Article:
Ten Windows XP and ten Windows 7 workstations, connected to a Windows Server2008 R2 file server

There is a local credit union that currently has two locations; a headquarters office downtown and a branch office on the east side of town.

The headquarters has the following equipment:

  • Ten Windows XP and ten Windows 7 workstations, connected to a Windows Server2008  R2 file server
  • One Windows Server 2008 R2 RRAS server accessed by home workers after hour
  • One Windows Server 2008 R2 print server
  • One Linux database server
  • One Apache Web server for members to check their account balances online
  • One firewall where the network connects to the credit union’s ISP via a T3 dedicated link

The east-side office has five Windows 7 workstations, connected to the headquarters office Windows Server 2008 R2 server through a Tl link. At the headquarters, the servers reside in a locked room that admits authorized users with an electronic badge access system. Both locations have numerous security cameras, including cameras in the computer room. The company has a security policy that all employees are required to read and sign when they become employees. Wireless components have been recently added to the network, including an access point at each of its two locations. These access points allow employees to connect with the LAN and another access point at each of its locations designated for customer access. The manager is unsure if wireless security measures have been implemented, much less whether any measures that might have been implemented are as secure as possible.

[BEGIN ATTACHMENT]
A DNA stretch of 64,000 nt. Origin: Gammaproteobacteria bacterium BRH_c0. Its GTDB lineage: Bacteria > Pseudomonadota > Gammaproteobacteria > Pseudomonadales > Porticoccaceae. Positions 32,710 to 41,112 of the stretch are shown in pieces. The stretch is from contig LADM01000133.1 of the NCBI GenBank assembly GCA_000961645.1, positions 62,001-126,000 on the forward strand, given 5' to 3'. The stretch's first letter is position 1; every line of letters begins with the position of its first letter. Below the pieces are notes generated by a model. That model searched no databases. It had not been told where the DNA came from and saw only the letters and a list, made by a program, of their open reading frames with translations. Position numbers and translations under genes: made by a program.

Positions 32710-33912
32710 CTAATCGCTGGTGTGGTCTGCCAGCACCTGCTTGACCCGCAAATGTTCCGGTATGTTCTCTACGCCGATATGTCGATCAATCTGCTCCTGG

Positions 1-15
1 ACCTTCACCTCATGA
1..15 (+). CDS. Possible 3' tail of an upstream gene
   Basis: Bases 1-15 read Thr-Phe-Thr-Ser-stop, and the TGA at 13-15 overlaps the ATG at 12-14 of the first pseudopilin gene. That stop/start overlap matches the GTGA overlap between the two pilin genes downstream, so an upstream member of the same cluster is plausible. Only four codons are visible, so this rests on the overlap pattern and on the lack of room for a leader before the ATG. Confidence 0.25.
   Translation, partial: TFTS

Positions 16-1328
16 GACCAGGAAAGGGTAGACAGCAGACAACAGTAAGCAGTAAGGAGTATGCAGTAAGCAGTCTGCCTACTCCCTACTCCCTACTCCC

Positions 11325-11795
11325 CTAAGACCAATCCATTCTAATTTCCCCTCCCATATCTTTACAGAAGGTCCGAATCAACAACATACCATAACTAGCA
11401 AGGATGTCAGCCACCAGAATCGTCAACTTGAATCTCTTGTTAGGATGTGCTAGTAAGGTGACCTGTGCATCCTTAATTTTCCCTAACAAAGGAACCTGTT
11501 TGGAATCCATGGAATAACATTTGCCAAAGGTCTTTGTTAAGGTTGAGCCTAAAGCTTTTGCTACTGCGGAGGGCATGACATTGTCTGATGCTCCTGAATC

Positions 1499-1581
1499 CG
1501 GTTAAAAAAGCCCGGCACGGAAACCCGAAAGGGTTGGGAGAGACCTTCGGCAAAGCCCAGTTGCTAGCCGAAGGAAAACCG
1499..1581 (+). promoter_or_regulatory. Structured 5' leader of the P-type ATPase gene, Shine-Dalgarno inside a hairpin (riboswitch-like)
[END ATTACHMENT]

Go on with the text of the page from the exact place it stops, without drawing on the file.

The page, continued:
Create a checklist of items on this network that should be evaluated for security. Describe any entry points (physical or data transmission related) or situations that constitute potential security risks. In addition, explain how to better train employees to understand network security.

Describe at least three separate techniques that could be used to improve wireless LAN security. Among these, which do you recommend for the employee WLANs at each location and which do you recommend for the customer WLANs? Why might the two types of WLANs differ in the method of secure transmission they use? Finally, how can the credit union’s network administrators ensure that customers who bring their smartphones or laptops into the bank can access the customer WLAN but cannot access the employee WLAN?

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